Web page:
“Congrats on your raise, doc!” I must’ve appeared baffled as my patient went on . . . “I heard the government is giving family doctors a bunch of money; that should help, hey?”
I sighed, smiled, and explained that it was “complicated.” I was too tired to get into the conversation that the approximately $17 000 to $27 000 being given to each BC family doctor wasn’t going to stabilize the family medicine crisis. The stabilization funding, which is meant to help clinics stay open from 1 October 2022 until 1 January 2023, is a nice gesture, but it gives our patients the idea that we can be pacified with money. The fair distribution of these funds will be an interesting and unenviable process for clinic directors. Physicians within a clinic have different styles of practice, see different volumes of patients, and work a varying number of hours to provide quality patient care. The clinics will also take a well-deserved percentage of the funding for overhead.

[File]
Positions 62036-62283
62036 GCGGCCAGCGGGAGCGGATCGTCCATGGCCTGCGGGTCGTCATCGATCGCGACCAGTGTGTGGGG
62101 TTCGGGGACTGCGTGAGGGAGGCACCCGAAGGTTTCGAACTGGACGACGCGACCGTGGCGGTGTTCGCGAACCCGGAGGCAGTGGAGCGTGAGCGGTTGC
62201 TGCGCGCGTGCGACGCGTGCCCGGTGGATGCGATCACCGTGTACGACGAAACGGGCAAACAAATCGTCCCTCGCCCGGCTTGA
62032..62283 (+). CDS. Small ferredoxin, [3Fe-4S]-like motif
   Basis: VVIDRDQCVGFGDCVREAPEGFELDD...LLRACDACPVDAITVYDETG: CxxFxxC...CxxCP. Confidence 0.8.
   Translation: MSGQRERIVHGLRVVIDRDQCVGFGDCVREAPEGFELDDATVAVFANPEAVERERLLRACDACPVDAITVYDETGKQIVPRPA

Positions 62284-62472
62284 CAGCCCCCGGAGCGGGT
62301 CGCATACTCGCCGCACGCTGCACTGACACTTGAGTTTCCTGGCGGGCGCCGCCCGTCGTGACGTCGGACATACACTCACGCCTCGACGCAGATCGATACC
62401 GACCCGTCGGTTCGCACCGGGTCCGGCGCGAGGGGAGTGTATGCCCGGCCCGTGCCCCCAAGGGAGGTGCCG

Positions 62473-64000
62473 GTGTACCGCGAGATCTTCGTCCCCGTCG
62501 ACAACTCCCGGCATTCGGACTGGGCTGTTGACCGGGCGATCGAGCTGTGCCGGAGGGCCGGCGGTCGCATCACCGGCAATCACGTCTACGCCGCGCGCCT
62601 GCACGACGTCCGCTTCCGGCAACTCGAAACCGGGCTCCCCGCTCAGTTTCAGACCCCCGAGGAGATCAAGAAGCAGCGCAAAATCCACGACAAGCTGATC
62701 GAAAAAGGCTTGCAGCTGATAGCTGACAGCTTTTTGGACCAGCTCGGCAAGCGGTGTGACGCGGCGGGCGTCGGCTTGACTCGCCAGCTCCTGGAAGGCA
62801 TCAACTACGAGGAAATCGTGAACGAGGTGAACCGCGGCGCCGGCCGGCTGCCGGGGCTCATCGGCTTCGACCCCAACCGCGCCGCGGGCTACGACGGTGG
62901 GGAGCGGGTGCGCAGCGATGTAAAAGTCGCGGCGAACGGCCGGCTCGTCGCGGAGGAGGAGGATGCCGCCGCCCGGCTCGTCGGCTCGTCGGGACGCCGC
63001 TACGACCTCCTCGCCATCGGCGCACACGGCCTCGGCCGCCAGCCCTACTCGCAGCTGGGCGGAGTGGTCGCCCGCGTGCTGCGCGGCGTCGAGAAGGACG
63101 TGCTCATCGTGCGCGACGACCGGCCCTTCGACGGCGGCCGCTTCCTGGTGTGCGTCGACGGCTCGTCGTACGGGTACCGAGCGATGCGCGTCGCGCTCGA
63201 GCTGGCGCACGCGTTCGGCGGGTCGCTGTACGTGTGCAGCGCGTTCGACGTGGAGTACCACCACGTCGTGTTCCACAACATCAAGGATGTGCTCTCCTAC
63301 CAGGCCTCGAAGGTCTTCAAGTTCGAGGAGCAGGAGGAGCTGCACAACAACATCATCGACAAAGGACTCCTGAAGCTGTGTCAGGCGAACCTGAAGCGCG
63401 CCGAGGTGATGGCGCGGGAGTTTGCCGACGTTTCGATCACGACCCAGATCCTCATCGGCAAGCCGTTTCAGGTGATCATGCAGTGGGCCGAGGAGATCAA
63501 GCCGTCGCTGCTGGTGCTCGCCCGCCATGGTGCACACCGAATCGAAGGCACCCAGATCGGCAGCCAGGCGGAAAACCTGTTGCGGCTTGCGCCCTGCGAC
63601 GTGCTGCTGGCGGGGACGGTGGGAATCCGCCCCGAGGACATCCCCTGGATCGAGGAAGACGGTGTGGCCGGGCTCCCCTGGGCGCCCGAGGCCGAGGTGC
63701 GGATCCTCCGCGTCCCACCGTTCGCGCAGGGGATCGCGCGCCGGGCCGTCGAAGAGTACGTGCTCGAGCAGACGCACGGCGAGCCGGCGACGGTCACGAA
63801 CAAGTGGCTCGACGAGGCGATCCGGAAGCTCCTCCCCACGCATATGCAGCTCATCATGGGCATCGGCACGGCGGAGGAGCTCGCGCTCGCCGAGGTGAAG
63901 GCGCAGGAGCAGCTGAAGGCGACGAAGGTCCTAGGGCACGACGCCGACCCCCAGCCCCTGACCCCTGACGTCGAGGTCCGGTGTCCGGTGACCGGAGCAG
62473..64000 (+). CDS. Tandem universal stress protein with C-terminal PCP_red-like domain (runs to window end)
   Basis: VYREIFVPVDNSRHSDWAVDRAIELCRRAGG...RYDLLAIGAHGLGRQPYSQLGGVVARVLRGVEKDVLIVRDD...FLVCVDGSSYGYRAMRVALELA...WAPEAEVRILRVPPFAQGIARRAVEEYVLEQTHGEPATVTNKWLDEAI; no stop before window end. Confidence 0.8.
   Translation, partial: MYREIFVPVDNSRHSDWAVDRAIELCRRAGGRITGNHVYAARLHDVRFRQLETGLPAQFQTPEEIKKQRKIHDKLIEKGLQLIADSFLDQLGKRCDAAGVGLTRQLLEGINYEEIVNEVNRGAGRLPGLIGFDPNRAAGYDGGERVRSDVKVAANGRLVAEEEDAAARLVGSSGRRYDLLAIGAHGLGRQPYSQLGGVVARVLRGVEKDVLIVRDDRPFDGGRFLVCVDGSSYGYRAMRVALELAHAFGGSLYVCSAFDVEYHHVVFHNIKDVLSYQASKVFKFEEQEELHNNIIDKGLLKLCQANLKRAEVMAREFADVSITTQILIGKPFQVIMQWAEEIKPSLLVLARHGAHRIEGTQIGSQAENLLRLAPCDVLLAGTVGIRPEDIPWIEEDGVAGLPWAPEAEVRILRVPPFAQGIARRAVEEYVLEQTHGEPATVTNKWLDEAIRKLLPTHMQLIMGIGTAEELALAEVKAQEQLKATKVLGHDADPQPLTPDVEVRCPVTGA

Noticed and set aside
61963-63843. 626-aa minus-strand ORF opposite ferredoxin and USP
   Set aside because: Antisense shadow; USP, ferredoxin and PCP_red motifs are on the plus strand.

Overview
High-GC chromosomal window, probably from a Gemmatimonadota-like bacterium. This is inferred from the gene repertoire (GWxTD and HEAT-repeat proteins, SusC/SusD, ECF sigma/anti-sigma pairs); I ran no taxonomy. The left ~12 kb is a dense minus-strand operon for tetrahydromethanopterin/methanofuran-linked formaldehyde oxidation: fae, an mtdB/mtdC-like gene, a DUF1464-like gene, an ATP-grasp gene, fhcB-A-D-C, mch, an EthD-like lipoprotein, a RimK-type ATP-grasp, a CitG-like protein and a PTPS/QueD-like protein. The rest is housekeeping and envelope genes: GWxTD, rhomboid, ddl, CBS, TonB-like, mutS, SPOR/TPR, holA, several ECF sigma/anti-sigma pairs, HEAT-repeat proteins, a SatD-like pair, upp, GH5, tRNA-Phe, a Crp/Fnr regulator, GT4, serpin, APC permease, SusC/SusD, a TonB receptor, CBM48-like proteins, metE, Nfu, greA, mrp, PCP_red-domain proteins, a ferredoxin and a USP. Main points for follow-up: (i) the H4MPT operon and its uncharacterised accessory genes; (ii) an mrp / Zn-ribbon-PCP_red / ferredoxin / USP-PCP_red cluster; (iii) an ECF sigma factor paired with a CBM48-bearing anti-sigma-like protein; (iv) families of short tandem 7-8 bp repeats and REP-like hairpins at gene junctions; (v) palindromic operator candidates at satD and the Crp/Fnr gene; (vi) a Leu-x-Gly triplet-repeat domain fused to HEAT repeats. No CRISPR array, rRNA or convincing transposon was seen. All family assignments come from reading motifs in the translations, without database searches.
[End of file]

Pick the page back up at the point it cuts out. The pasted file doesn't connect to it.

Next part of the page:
I joined the Supporting Team Excellence with Patients Society (STEPS) community health centre (CHC)[1,2] in September 2021, and my overall experience has been very positive. I went from being a solo family practitioner to a valued member in a fee-for-service team-based care model. My patients have access to a wonderful team, including a nurse, a counselor, a social worker, a dietitian, a respiratory therapist, an occupational therapist, a pharmacist, medical office assistants, and urgent care physicians. My laptop is no longer an accessory appendage, and there haven’t been many sightings of me peeking over my Lenovo at family gatherings. My physical and mental well-being directly correlate with the care that I provide to my patients, and the CHC rescued me when I was on the brink of burning out. The connection I have with my team calls on me to reciprocate when others need support, ensuring the greater well-being and health of our team.